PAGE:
A double live album, 4 Nights at the Palais Royale, was released by murderecords in 1999 as was a new studio effort on their own label entitled Between the Bridges. The tighter arrangements and the band's naturally engaging songwriting made Between the Bridges a standout in an already impressive discography. Sloan was making harder-edged, bluesier albums, but they still sounded like a pop band: innovative, pure, and energetic. Between the Bridges presented the best face of Sloan: eclectic, energized, and cohesive

    Their next release, aptly titled Pretty Together, may have been the first Sloan album that sounded like it was made by the band as a whole, and not the four individual singer/songwriters. Sloan had always written contemplative songs, but on Pretty Together they took a turn for the decidely more serious with songs that were more mature than ever before. All in all, Pretty Together displayed the band members' styles as becoming more blurred, and with pleasing results.

    Action Pact, Sloan’s KOCH Records debut, expands upon the band’s muscular leanings, due primarily to their decision to hire a producer for the first time in its history. Under the direction of Tom Rothrock (producer of artists as diverse as R.L. Burnside, Beck, and Elliott Smith), the songs gel like on no previous Sloan release. The band really plays to its strengths on Action Pact, showcasing remarkably tight vocals, the power of drummer Andrew Scott, and the arena-rocking, bouncy, hand-clapper songs that defined part of Sloan's post-Navy Blues career.

    Action Pact is a streamlined album, recorded with minimal overdubs (read no keyboards), which opens in the classic Sloan one-two punch with "Gimme That" and "Live On" by songwriters Chris Murphy and Patrick Pentland respectively. It's on the fifth track, the Jay Ferguson-penned "False Alarm," where the band starts to really stretch out into fresh territory that never lets up the intensity through the rest of the album. The brilliant pop of Pentland's "I Was Wrong," the jerky tension of "Who Loves Life More," and the elliptical "Reach Out" are all magnified by the obvious inspiration Sloan have found while the lovely "Fade Away," which, even with crunchy guitars, manages to hold onto the delicacy Ferguson always brings to the table and provides a perfect album closer. Lyrically, the members of Sloan continue down the more thoughtful path they first explored liberally on Pretty Together, tackling subjects from the troublesome dichotomy the touring musician faces when a hint of desire to settle down emerges to the defensive argument against the critics who charge the band with treading too close to its heroes. Action Pact is another step ahead for Sloan, which is an achievement they should be proud of considering the superb quality they've shown for the better part of a decade.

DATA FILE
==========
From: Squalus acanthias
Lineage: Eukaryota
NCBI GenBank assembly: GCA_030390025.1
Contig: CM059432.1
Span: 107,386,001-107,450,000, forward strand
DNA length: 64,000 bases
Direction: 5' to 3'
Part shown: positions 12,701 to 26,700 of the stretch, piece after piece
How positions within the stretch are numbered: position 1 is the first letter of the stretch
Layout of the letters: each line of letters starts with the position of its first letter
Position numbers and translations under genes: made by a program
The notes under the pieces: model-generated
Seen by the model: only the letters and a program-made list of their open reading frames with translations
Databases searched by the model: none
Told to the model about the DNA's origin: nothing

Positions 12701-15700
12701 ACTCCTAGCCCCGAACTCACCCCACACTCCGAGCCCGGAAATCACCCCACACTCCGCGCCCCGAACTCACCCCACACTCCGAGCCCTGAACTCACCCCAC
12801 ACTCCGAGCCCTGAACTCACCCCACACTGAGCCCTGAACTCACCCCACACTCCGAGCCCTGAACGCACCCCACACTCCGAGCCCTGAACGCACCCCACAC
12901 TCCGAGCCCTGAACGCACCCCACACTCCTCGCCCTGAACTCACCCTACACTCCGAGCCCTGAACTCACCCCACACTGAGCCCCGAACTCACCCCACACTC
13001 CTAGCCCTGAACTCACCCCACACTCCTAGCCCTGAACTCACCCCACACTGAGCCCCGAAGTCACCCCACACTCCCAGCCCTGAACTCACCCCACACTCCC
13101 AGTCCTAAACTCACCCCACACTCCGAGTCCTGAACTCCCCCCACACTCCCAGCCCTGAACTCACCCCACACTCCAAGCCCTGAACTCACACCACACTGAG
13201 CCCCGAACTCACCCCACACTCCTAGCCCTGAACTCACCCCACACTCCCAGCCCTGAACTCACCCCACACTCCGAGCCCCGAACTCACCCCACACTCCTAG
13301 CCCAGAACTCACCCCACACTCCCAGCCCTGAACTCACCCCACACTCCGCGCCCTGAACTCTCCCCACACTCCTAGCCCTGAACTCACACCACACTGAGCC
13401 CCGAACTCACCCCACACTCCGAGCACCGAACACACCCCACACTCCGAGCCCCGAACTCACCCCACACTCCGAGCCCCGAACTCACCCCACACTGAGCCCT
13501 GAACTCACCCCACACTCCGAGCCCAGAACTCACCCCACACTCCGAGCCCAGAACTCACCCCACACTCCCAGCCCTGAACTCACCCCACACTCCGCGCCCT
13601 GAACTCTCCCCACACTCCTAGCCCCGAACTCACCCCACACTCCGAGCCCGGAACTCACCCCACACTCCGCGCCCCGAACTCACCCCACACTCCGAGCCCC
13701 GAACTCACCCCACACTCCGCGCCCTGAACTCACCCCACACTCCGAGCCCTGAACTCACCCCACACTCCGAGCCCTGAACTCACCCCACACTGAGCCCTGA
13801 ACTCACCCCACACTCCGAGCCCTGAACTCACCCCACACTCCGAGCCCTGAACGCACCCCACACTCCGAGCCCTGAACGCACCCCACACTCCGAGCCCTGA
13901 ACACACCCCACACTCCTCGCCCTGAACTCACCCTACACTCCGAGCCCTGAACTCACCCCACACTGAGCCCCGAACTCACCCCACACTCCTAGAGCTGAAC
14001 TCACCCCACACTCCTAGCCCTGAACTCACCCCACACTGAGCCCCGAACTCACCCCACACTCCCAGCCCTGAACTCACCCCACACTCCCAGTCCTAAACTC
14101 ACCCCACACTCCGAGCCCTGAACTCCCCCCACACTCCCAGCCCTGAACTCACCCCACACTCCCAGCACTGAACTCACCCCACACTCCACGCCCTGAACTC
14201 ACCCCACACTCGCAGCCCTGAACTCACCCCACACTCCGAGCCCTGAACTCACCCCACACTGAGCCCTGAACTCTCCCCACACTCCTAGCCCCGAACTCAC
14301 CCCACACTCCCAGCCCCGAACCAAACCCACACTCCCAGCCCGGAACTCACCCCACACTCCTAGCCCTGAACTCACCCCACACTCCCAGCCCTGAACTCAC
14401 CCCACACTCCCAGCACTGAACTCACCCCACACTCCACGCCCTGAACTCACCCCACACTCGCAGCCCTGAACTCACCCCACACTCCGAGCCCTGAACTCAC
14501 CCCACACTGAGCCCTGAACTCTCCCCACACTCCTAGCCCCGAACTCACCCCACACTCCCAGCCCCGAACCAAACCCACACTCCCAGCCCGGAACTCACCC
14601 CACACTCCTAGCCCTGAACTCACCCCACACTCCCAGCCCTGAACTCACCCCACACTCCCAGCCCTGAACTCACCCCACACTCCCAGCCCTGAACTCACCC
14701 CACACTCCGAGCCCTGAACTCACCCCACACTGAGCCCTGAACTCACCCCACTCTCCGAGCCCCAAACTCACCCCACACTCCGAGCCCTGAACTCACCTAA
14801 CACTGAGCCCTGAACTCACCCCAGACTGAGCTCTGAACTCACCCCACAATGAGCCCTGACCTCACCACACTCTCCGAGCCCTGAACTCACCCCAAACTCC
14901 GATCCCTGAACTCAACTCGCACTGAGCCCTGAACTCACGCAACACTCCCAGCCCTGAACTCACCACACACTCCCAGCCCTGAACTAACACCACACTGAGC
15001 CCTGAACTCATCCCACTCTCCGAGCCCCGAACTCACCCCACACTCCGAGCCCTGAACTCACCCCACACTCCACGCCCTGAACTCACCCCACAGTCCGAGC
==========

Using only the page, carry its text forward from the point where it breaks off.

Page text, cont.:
One thing that no one can deny about Sloan is that they can't be ignored as a band always willing to bring out the fun and the rock & roll. They always wear the hearts of their influences proudly on their record sleeves, but never succumb to loss of originality for the sake of trying too hard to impress upon the listener the validity of their roots.